Currently going through a harrowing economic crisis, the Pakistan government on Tuesday announced a slew of plans to reduce energy consumption and in turn reduce the financial load on the exchequer. 

The government proposed to close markets and wedding halls by 8:30 PM and 10 PM respectively to keep the rising debt in check. 

“The plan will change the overall lifestyle and habit pattern of the nation and save us $26 million (Pkr 60 billion),” Pakistan Defence Minister Khawaja Asif was quoted as saying by Dawn.

The radical changes by Asif also included a plan to halt the production of fans running on electricity by July. 

“Inefficient fans use around 120-130 watts of electricity. Across the globe, fans are available that use 60-80 watts.”

Similarly, the manufacturing of incandescent bulbs will be stopped from next month. Meanwhile, the government will make the use of conical geysers mandatory and employ alternative use of streetlights to further cut the wage bill.  

Asif added the country is going through a ‘critical’ situation and that it could not afford to sustain current levels of power consumption. He also announced plans of implementing a ‘work from home policy’. 

“All government buildings and offices will also reduce use of energy under the plan, and a policy to work from home will be completed in 10 days,” said Asif before adding, “No lights were on in the cabinet meeting today. The meeting was held in full sunlight.”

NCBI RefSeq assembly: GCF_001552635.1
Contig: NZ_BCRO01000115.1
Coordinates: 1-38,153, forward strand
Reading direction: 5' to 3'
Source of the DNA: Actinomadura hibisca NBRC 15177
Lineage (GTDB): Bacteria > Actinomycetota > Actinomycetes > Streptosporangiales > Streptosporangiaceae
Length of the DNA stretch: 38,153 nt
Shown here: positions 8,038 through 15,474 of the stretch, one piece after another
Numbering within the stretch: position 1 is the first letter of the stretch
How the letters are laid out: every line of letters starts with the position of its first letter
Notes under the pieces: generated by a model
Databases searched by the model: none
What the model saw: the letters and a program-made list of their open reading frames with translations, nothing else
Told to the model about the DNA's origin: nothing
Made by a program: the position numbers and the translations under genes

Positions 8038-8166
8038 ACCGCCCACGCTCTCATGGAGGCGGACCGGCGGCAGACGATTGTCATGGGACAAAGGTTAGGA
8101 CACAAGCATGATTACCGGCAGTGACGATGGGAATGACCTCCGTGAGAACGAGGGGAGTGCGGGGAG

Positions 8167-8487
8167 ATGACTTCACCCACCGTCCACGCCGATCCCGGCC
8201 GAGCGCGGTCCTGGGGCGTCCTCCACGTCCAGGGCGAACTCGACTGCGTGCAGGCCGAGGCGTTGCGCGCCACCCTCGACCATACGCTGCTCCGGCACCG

According to reports quoting Pakistan’s power division, the country’s circular debt stood at $10.5 billion (Rs2.437 trillion) which was an increase of $815 million (Rs 185 billion) from September last year.

Such is the state of the economy that Islamabad is unable to provide basic amenities to a common Pakistani citizen. Notably, people are being forced to store LPG (cooking gas) in plastic balloons and bags as the government fails to address the shortage in supply.

In the videos that have gone viral on different social media platforms, citizens in the Khyber Pakhtunkhwa province can be seen storing cooking gas in plastic bags due to shortage. 

Local media reports have suggested that people in Hangu city of the province have been living without gas for the past two years. 

Pakistan’s fiscal deficit stood at 1.5 per cent of GDP during July-October 2022-23. The country’s foreign exchange reserves plummeted to its lowest since April 2014 last month when it shrank by $294 million to $5.8 billion, primarily due to external debt repayment. 

Consequently, economic pundits have sounded the warning bells that Pakistan might be perilously close to default.

(With inputs from agencies)





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